February 01, 2006
A bottled wine sauce worth using
Typically, wine is better shown off in a glass than in a sauce, but Vino de Milo makes great use of fermented grape juice. Instead of loading up his sauces with corn syrup, stale dried herbs, and the artificial stuff that passes for flavor in most store-bought sauces, Jonathan Milo Leal uses fresh vegetables, herbs, extra-virgin olive oil, and a splash of wine in his Vino de Milo Gourmet Sauces. The Mediterranean tomato sauce is thick with artichokes, olives and capers and brightened by a dose of citrusy pinot grigio; while shiraz gives the Portobello-tomato sauce a rich, warm glow and merlot warms the earthy, herbal flavors of an eggplant-rich Tuscan sauce. Check out the "simmer sauces" on a cold, hurried night: Cut up an array of vegetables and simmer with the spicy North African Pinot Noir sauce for an ersatz tagine on the fly. Not only are all the sauces free of sugar and preservatives, but Leal donates up to 10 percent of its profits to charities such as Forward Looking, which provides educational scholarships to children in Nepal, where Leal spent time growing up. Vino de Milo Gourmet Sauces, $8.49, are available at Wild Oats or vinodemilo.com.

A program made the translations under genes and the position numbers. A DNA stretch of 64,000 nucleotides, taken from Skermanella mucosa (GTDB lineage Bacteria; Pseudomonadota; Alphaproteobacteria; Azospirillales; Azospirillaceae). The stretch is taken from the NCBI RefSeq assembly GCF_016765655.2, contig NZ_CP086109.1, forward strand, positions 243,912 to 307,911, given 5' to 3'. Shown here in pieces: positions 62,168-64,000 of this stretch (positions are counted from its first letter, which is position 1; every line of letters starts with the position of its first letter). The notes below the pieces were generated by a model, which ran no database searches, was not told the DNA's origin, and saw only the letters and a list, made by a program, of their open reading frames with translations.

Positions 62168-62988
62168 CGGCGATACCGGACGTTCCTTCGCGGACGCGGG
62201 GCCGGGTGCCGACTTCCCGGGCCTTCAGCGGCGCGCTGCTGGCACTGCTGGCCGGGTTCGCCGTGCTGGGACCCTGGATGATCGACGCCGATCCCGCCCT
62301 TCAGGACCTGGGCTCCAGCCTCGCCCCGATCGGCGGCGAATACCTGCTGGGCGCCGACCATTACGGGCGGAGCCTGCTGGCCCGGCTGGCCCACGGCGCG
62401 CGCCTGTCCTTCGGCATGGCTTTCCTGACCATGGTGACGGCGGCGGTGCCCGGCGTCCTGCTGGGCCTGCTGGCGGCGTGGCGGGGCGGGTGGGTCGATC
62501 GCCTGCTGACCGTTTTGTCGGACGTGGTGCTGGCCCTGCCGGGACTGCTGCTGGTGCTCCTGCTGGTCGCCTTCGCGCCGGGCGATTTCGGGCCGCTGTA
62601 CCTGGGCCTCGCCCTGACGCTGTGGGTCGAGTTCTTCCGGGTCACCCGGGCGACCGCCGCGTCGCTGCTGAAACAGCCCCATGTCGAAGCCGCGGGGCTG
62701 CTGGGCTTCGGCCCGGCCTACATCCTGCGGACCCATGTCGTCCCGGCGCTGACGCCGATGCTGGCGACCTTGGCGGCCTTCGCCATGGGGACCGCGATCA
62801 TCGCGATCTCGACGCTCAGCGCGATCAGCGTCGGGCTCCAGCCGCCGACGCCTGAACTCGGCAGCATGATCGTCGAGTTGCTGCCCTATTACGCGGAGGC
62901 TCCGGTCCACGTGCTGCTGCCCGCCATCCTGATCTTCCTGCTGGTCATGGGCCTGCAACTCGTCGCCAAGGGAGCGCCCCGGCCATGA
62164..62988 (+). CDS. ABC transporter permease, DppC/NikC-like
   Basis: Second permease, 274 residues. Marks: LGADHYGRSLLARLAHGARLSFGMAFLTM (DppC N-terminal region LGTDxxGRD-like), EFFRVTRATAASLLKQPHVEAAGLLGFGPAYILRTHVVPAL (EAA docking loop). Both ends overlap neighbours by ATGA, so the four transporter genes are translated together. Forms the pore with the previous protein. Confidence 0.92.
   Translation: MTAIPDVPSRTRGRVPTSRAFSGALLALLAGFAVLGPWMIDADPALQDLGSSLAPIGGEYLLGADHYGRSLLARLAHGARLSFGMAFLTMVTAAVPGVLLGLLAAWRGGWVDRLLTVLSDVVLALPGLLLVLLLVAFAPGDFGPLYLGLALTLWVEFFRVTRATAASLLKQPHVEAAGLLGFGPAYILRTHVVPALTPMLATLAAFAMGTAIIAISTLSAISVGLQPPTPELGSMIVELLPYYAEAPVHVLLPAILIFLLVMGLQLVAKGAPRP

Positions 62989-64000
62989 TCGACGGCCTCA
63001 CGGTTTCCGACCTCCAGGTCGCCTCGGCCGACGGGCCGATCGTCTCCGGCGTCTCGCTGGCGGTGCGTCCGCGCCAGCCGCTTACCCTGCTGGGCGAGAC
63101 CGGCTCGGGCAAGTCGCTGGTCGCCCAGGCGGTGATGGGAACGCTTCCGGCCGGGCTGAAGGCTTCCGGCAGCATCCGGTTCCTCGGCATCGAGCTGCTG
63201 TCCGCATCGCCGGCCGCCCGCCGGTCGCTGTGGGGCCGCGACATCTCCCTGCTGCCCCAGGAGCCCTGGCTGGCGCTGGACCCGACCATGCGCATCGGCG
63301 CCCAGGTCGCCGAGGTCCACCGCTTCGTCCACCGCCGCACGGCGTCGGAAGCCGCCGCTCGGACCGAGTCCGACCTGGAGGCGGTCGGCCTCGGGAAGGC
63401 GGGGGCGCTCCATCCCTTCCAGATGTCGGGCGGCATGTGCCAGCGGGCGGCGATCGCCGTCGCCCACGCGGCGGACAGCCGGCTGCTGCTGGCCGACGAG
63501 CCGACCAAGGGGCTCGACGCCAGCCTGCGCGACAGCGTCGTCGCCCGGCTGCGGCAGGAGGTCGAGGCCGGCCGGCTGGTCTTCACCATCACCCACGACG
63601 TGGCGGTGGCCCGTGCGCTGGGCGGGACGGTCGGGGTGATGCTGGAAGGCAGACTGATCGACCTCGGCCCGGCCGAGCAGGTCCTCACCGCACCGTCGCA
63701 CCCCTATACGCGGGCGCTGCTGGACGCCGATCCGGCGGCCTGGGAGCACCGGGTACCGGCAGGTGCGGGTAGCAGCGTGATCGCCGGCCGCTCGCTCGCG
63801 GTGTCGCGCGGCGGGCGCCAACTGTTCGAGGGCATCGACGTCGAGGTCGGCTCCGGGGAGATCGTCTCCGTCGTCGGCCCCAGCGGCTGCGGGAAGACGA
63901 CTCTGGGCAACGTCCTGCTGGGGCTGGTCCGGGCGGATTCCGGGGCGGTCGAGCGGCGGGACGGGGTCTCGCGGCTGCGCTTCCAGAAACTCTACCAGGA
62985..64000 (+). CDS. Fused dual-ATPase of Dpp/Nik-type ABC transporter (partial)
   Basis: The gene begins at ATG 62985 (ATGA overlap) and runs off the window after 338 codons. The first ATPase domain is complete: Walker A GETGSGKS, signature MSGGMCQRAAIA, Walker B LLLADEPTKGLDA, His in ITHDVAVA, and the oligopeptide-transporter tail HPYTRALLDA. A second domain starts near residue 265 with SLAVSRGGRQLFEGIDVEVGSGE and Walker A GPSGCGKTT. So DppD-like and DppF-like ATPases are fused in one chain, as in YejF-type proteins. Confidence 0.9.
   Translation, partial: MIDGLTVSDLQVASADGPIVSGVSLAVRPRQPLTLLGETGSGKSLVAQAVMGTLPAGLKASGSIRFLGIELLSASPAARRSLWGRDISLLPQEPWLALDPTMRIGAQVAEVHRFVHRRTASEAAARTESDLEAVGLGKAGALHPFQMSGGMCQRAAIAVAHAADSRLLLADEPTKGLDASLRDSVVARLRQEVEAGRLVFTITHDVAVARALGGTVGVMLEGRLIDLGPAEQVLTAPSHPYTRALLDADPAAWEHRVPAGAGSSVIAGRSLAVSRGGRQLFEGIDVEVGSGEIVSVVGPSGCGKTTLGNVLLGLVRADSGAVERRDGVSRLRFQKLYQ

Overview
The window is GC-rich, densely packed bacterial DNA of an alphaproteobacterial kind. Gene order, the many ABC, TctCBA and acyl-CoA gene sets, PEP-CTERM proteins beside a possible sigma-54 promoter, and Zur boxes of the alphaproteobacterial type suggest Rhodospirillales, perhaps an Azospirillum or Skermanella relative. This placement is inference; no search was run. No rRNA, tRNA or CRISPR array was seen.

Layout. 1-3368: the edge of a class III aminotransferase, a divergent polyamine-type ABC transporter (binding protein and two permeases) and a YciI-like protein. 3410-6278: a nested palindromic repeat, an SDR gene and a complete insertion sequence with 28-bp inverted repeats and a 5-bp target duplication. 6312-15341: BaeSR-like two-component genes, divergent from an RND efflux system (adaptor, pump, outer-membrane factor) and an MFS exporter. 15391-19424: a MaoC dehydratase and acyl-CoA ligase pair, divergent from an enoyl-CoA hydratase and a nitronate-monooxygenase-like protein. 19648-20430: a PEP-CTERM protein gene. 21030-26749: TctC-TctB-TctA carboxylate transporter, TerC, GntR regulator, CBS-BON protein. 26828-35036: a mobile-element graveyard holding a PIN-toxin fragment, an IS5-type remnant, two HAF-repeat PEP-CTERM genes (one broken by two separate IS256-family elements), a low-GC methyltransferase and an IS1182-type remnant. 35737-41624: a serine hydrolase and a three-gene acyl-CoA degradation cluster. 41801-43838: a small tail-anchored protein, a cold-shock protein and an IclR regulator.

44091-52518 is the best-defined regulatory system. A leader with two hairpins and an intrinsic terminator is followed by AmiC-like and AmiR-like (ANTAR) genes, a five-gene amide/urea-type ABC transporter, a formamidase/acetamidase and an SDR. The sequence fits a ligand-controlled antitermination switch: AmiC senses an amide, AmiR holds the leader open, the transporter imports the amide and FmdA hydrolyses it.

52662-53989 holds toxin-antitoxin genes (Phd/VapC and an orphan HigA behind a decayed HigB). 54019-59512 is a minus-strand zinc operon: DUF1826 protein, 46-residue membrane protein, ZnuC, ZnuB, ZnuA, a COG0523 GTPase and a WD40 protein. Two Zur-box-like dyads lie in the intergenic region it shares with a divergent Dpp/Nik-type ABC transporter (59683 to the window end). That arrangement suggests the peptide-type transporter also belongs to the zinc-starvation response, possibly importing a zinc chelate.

This review first appeared in the Denver Post.